The Ho Technical University has signed a Memorandum of Understanding (MoU) with the Nuclear Power Ghana and Institute to train more students in nuclear power to improve the sector's human resource base.
Prof. J.B. Darko, the Board Chairman of the NPG, said President Nana Addo Dankwa Akufo-Addo's recent declaration of the nation's readiness for nuclear power gave impetus to the programme.
In August 2022, the President approved nuclear power to be added to the country's electricity generation mix.
“It means we have the full backing of the Government to proceed with the nuclear power programme,” Prof. Darko said.
The NPG was established by the Ghana Atomic Energy Commission in 2018 as the first nuclear plant operator in the country.
However, the scope of nuclear power made its engineers and scientists the most difficult to train and commended the Ho Technical University (HTU) for emerging the most eager and receptive to the programme.
He said the HTU joined the School of Nuclear and Applied Sciences of the Nuclear Ghana Institute, established in 2006, in becoming the pioneers of a consortium of universities formed to generate the needed resources for the programme.
Prof. Darko said the MoU would help provide the needed competency of staff for the programme, which was among its major needs.
The project would broaden the scope of nuclear education and include education on safety and security.
Dr Stephen Yamoah, the Executive Director of the NPG, said the organisation would provide the needed support to ensure that the HTU became the hub of competent human resources to develop the nation's nuclear capabilities.
Currently, the operators were in phase two of the Nuclear Power Programme and envisaged that by 2030 Ghana's first Nuclear Power Plant would be operational, he said.
According to the International Atomic Energy Agency, some specialists in the nuclear field require 5-10 years of training and experience, which meant that building and maintaining human capacity was a critical component of Ghana's Nuclear Power Project.
“Here at Ho Technical University, you are known as one of the best technical institutions in Ghana for providing education and training in technical and vocational fields,” Dr Yamoah said.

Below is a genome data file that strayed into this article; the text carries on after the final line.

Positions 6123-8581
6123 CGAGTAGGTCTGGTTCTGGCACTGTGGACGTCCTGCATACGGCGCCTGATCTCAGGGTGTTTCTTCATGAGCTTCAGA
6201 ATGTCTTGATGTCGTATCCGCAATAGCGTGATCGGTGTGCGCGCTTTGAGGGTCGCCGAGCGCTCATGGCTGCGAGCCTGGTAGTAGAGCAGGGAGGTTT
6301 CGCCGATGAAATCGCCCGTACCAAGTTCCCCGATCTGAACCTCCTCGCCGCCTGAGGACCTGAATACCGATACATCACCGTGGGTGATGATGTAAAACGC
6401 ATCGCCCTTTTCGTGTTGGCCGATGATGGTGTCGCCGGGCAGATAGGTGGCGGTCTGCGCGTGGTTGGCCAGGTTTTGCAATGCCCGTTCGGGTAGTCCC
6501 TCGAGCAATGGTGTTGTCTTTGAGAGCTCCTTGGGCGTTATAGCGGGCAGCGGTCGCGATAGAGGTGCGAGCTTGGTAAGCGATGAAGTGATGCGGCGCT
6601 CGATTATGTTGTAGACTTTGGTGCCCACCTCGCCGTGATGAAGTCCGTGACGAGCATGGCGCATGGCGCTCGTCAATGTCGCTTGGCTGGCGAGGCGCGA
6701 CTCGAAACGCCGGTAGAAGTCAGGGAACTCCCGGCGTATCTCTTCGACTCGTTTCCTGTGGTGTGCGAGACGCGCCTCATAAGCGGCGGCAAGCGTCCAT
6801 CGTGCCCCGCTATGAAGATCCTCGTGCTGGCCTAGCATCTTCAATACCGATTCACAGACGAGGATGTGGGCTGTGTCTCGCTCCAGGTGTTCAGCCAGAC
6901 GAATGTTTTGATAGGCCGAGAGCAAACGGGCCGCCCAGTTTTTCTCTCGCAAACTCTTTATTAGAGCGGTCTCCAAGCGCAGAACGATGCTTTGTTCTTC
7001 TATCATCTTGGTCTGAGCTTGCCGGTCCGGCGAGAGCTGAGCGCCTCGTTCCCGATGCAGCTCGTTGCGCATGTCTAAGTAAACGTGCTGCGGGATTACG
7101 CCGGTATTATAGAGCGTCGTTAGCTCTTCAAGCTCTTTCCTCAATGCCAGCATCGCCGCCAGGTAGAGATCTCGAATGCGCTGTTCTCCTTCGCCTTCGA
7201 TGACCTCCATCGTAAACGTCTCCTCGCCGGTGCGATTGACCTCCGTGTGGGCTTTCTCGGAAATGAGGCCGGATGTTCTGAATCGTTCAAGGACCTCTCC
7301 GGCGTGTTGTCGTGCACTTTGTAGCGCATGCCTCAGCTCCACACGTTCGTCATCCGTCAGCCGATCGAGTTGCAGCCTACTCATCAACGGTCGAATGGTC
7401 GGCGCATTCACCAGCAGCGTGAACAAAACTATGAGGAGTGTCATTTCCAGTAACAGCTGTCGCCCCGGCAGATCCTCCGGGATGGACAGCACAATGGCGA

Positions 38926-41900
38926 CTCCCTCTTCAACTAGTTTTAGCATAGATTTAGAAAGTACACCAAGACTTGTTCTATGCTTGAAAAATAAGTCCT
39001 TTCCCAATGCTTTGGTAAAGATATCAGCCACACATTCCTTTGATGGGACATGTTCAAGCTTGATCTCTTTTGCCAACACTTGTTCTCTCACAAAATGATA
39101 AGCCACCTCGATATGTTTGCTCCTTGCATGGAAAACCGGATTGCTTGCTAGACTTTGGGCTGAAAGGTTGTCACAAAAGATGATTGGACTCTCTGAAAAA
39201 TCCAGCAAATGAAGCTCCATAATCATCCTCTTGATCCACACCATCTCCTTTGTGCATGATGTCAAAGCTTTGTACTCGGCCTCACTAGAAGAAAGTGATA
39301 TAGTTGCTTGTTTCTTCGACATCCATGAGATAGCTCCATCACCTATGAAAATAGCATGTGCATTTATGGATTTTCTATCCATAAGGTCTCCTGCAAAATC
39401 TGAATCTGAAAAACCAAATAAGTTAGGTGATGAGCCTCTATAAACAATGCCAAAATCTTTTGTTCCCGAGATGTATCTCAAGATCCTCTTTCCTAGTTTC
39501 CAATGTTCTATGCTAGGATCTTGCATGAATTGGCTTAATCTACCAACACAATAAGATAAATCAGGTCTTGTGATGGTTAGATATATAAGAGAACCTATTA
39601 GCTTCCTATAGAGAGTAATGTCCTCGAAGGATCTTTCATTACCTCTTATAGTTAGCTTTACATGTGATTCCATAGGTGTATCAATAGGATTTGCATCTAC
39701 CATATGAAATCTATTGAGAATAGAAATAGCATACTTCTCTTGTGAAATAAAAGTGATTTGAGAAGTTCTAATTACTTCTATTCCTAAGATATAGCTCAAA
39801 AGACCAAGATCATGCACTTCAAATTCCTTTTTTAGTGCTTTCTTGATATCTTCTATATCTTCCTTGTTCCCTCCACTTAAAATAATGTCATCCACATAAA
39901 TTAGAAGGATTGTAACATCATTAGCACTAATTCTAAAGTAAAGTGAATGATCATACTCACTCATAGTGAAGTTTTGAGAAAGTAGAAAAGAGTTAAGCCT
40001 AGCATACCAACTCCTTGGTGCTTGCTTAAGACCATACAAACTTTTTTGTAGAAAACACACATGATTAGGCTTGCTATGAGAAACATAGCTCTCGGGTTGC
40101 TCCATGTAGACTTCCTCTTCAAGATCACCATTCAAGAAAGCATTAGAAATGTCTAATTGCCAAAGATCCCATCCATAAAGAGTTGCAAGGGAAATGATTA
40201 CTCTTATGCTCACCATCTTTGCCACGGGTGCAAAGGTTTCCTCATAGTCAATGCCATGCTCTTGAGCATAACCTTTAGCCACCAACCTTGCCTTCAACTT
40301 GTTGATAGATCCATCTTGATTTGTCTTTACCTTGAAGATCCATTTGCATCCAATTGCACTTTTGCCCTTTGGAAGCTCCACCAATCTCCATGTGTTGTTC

“Our engagement with Management was positive and we encourage Management to envision a bigger picture and identify its role in assisting the Government to develop the nation through nuclear science and technology.”
“We want to assure the HTU that all necessary technical and human support will be provided.”
Prof Seth Debrah, the Director, of Nuclear Power Institute, said a foundational course for all in the university environment had become necessary as “anybody close by the facility should be made aware of what is going on.”
The human element was especially important, who needed a certain level of competence and capacity to propel the nation into achieving its objective.
He pledged the readiness of the Institute to train the students into competent professionals and “turn the place into the fulcrum where technical ability is built.”
Prof. Ben Honyenuga, the Vice Chancellor of the University, said it would position the university to take advantage of the programme, and expressed commitment to the cause.
The University, he said, was ready to roll out technician, bachelor, and doctorate-level competency-based programmes in nuclear sciences, which aligned with the University's technical education mandate, adding; “We are ready and willing to begin now.”
The Vice-Chancellor lauded all stakeholders, including the legal teams, for making the MoU more suitable, and charged the Director for Technical and Vocational Education and Training to lead the implementation of the nuclear foundational course.